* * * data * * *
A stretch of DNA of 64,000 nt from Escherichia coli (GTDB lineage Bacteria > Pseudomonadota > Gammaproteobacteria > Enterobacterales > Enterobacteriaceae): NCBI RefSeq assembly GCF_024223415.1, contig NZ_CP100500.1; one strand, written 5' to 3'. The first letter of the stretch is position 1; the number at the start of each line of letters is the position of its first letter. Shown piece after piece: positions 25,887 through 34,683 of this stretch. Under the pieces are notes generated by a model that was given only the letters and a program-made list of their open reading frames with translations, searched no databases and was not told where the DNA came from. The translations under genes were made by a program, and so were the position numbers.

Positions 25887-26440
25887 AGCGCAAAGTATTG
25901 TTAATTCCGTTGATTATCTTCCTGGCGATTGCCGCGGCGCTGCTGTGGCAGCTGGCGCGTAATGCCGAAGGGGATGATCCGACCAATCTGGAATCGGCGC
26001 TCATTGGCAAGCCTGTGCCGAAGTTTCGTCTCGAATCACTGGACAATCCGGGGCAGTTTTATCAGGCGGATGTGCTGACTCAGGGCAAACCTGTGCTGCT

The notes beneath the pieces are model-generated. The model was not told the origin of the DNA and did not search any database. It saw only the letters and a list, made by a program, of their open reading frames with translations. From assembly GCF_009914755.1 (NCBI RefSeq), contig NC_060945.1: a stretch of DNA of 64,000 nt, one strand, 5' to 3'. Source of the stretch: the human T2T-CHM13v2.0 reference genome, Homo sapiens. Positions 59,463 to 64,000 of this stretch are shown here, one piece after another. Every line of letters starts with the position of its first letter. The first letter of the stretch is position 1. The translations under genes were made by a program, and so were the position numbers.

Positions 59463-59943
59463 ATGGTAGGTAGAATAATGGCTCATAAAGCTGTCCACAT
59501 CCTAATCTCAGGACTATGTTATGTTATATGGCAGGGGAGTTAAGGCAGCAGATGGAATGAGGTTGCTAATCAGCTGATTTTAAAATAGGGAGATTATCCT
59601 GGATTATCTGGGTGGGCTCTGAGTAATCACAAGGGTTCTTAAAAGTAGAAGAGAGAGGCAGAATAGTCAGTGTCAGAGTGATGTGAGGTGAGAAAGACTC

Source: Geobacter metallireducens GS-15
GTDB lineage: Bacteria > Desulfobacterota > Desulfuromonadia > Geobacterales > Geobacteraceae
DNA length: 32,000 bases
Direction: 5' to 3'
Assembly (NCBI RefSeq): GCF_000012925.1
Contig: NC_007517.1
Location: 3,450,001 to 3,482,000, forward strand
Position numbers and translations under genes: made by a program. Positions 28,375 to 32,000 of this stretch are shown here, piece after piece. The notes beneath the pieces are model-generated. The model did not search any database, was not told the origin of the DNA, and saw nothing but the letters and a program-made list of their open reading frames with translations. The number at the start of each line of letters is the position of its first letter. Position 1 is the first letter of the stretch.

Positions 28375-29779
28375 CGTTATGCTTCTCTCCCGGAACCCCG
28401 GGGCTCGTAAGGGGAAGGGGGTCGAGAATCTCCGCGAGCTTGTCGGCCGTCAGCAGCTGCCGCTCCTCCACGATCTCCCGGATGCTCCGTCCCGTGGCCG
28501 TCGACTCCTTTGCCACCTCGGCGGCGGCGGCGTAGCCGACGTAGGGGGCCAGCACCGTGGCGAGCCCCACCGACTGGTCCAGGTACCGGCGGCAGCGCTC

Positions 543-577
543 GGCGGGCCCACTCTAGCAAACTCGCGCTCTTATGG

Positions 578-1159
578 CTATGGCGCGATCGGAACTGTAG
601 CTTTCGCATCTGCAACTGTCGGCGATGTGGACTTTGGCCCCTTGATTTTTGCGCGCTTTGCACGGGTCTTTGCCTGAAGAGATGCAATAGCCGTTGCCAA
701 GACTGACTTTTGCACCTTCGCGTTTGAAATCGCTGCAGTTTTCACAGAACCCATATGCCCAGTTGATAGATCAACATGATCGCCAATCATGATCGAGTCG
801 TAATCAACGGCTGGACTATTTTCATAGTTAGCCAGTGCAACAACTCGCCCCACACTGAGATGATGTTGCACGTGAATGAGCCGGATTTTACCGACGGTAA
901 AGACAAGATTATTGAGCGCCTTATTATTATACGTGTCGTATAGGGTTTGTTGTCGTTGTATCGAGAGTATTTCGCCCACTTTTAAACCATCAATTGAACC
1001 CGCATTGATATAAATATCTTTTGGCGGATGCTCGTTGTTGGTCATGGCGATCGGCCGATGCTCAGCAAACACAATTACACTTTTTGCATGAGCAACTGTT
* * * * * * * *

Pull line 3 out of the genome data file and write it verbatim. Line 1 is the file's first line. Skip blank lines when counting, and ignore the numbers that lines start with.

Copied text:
25887 AGCGCAAAGTATTG